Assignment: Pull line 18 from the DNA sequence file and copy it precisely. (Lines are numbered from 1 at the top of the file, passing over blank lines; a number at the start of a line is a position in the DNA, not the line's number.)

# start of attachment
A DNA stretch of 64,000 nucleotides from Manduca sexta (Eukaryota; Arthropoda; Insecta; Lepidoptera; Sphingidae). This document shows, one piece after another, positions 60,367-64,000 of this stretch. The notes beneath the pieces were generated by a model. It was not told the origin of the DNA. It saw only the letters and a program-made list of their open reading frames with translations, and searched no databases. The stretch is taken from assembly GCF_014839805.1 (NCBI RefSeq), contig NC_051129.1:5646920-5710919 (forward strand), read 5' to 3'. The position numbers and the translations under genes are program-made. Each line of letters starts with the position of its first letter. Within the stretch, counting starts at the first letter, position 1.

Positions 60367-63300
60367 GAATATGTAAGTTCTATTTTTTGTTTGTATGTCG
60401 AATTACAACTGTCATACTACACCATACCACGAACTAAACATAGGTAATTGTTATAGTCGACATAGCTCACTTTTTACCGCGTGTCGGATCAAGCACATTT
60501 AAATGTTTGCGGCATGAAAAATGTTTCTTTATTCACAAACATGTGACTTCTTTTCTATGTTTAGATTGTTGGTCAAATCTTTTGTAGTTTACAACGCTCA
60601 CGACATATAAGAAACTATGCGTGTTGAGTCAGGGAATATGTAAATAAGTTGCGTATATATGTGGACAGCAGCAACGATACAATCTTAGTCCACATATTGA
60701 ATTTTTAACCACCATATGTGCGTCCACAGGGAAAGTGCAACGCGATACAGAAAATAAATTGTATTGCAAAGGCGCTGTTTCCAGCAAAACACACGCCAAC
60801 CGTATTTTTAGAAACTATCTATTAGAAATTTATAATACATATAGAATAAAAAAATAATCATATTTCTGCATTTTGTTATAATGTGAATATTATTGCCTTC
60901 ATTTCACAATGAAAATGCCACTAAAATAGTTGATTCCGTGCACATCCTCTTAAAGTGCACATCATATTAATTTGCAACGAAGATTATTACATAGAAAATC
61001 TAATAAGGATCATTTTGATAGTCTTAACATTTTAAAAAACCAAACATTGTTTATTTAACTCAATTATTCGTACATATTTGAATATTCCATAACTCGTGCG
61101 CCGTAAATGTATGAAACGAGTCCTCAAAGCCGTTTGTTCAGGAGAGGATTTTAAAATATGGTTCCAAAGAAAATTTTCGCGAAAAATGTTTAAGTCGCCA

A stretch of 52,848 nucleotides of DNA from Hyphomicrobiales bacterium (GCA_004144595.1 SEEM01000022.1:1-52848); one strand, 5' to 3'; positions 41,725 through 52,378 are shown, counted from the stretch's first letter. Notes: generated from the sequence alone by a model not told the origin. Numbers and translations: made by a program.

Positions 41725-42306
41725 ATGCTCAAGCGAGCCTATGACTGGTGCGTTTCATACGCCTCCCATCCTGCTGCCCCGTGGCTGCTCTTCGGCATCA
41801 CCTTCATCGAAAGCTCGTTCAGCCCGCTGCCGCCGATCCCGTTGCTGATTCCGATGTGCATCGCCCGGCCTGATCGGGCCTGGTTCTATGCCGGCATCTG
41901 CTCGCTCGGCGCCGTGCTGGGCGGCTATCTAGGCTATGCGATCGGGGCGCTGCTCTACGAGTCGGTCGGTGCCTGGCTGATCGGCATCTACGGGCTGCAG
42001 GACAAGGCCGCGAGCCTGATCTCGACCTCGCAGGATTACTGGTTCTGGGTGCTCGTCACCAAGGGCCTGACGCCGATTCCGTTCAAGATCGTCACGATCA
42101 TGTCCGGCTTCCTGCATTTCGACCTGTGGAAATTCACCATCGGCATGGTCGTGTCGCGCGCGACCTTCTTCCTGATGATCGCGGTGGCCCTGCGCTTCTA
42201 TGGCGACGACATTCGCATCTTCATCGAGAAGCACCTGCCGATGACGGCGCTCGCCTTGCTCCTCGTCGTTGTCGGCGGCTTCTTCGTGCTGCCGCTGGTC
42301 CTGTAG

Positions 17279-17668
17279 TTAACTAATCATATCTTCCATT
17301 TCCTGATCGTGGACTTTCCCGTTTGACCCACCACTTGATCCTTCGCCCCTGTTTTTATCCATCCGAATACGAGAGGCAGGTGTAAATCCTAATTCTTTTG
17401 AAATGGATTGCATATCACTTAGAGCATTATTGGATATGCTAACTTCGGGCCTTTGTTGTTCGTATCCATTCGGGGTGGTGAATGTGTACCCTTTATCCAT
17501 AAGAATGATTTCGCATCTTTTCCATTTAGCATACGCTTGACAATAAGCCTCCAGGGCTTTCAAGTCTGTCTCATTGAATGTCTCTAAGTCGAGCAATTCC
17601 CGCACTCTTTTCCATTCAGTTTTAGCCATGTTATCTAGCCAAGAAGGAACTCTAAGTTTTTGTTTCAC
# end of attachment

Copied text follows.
42101 TGTCCGGCTTCCTGCATTTCGACCTGTGGAAATTCACCATCGGCATGGTCGTGTCGCGCGCGACCTTCTTCCTGATGATCGCGGTGGCCCTGCGCTTCTA